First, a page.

More surprising is how different my opinion turned out from common perception. Connery is one of the best Bonds, but Goldfinger (1964) and a few others were flawed, whilst Roger Moore's worst two were actually his first, even A View To A Kill (1985) a hell of a lot more entertaining if you accepted it's silliness. George Lazenby was unfairly maligned in his sole entry, whilst Timothy Dalton is now a personal favourite Bond, his bottling of emotions so entertaining even if License To Kill (1989) is a Cannon Pictures film with a higher budget. The less said about Brosnan's entries however the better though, even GoldenEye (1995) a weak film, making the Daniel Craig era a breath of fresh air afterwards.The three chosen reflect those I'd yet to see and liked. I'd already loved From Russia With Love (1963) and You Only Live Twice (1967) in the Connery years, and as mentioned, Goldfinger was actually a disappointment. On Your Majesty's Secret Service (1969) was another I saw and already liked. The Spy Who Loved Me and For Your Eyes Only proved how good the Roger Moore era was even if you weren't like me and even found Octopussy (1983) entertaining. The Living Daylights is really the film I treasure the most even if it's not the best - and I admit to viewing the A-Ha title song as one of my personal favourites too - while Casino Royale alongside Skyfall (2012) were great bookends after the misguided but admirable silliness of Quantum of Solace (2008). Sadly, barring probably one of the most best title sequences in a long time, Spectre was a flat conclusion to the marathon, but the experience of it was more than worth it and the real experience to take away.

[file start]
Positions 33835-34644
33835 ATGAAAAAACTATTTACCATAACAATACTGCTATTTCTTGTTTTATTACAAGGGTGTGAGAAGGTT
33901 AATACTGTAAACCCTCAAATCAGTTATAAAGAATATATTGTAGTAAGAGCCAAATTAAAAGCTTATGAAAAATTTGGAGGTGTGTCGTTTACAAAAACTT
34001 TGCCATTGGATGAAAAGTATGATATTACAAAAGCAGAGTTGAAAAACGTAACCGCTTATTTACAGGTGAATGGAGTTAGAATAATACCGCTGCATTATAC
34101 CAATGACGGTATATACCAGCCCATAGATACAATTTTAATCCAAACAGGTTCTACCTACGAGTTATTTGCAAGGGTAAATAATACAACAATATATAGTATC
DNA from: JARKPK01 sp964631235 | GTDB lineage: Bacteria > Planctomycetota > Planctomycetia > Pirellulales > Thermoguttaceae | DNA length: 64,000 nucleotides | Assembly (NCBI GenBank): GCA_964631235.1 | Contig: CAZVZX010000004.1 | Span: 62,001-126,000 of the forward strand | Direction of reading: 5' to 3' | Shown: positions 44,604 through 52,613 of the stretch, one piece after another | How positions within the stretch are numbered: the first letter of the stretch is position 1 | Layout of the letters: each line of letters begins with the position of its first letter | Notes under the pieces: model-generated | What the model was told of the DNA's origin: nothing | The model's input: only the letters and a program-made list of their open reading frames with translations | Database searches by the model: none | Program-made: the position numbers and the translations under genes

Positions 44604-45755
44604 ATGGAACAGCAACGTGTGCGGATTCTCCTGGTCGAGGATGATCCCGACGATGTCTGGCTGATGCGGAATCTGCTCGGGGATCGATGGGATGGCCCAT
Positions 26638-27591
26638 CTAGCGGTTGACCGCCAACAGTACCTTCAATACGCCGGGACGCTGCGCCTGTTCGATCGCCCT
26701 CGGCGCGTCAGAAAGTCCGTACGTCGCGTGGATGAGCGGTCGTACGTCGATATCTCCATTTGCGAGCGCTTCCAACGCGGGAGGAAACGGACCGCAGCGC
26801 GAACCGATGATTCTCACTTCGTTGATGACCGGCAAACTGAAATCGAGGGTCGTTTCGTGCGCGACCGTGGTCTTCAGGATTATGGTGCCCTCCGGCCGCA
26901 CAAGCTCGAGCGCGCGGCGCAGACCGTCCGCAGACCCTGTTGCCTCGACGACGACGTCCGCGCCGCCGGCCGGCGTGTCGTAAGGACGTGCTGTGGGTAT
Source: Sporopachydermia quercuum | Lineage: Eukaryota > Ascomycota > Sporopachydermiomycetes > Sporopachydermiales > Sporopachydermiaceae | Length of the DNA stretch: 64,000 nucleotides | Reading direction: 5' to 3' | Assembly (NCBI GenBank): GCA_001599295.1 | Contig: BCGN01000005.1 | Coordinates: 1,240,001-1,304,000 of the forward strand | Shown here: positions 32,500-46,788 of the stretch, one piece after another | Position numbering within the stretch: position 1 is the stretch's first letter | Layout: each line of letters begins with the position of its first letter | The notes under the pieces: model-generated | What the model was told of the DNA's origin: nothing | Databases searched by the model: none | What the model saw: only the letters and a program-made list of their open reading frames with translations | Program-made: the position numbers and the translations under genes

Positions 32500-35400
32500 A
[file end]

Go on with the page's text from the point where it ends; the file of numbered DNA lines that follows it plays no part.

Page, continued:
28. Wes Craven's New Nightmare (Dir. Wes Craven, 1994)